Allergic reactions due to glove-lubricant-powder in health-care workers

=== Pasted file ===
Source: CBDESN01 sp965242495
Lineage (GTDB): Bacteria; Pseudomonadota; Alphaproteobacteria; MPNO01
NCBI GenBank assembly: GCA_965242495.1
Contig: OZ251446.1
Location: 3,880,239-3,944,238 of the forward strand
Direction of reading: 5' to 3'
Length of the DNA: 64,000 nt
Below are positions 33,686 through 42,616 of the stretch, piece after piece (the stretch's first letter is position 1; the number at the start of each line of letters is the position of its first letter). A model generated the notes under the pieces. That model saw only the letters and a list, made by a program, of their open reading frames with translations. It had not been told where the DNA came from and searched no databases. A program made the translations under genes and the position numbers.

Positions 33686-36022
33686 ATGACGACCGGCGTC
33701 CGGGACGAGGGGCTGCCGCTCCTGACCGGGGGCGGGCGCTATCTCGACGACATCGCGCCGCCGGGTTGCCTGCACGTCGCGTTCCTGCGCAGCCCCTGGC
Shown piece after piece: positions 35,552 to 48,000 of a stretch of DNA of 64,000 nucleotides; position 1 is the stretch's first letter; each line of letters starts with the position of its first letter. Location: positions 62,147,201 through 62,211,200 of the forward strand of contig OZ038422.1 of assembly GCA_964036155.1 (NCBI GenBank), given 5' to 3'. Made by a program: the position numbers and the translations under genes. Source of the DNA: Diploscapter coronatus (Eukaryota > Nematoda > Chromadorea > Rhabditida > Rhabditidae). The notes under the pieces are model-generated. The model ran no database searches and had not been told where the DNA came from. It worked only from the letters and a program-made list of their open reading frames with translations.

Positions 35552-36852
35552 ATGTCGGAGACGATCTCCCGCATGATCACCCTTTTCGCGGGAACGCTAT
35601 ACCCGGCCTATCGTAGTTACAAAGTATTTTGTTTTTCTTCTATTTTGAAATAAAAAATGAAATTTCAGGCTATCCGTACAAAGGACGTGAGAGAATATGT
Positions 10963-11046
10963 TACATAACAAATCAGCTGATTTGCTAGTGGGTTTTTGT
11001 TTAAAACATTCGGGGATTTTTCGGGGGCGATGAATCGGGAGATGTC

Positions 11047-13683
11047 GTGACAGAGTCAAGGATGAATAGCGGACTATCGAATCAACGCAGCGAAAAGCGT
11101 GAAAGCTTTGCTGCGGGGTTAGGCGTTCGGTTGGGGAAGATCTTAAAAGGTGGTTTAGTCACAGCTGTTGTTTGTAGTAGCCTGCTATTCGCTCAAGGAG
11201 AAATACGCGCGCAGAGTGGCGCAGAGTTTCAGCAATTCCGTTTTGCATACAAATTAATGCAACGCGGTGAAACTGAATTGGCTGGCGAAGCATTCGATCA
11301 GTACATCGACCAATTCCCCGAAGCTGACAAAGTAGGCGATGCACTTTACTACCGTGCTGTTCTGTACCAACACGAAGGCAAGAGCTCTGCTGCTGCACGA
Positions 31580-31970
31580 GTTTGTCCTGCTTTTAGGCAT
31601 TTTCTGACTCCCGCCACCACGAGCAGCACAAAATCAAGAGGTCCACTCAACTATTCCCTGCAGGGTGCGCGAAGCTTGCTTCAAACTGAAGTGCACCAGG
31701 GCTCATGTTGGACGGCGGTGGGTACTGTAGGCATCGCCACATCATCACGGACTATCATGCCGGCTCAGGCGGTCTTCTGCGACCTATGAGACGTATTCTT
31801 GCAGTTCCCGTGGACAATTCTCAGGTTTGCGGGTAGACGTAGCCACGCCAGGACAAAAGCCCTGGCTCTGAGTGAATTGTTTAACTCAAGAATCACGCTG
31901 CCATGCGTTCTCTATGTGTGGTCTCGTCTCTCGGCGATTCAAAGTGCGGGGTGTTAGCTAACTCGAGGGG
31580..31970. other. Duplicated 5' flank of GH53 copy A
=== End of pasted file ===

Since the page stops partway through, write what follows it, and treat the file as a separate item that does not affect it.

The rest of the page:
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Eight glove-wearing hospital personnel were evaluated for suspected type I-like allergic manifestations due to corn-starch powder. All subjects were clinically examined, the presence of atopy was assessed by administration of a questionnaire, the on-off test was verified (the clinical feature behavior was verified with regard to the beginning and the cessation of the work shift), levels of specific serum IgE for maize and latex were measured, and prick tests for the same allergens were performed. The on-off test was positive for everyone. The symptom associated with glove use was urticaria, which was also associated in one case with intermittent dyspnea and in another with oculorhinitis, angioedema, and asthma. Five workers were atopic. The serum IgE test found three positive responses to maize, three positive responses to both latex and maize, and two negative responses to both. However, in the two patients testing negative to IgE, the prick tests were positive: one for maize and the other for both maize and latex. All workers evaded further relapses by avoiding exposure to powdered gloves. There is general agreement that corn-starch powder may cause irritant dermatitis and that it may be a vehicle for other allergens. This study seems to suggest that corn-starch powder may act as a type I allergen itself. Further studies on a larger number of subjects and further research on the chemical properties of corn-starch powder, in particular on its protein content, are needed to confirm this hypothesis.
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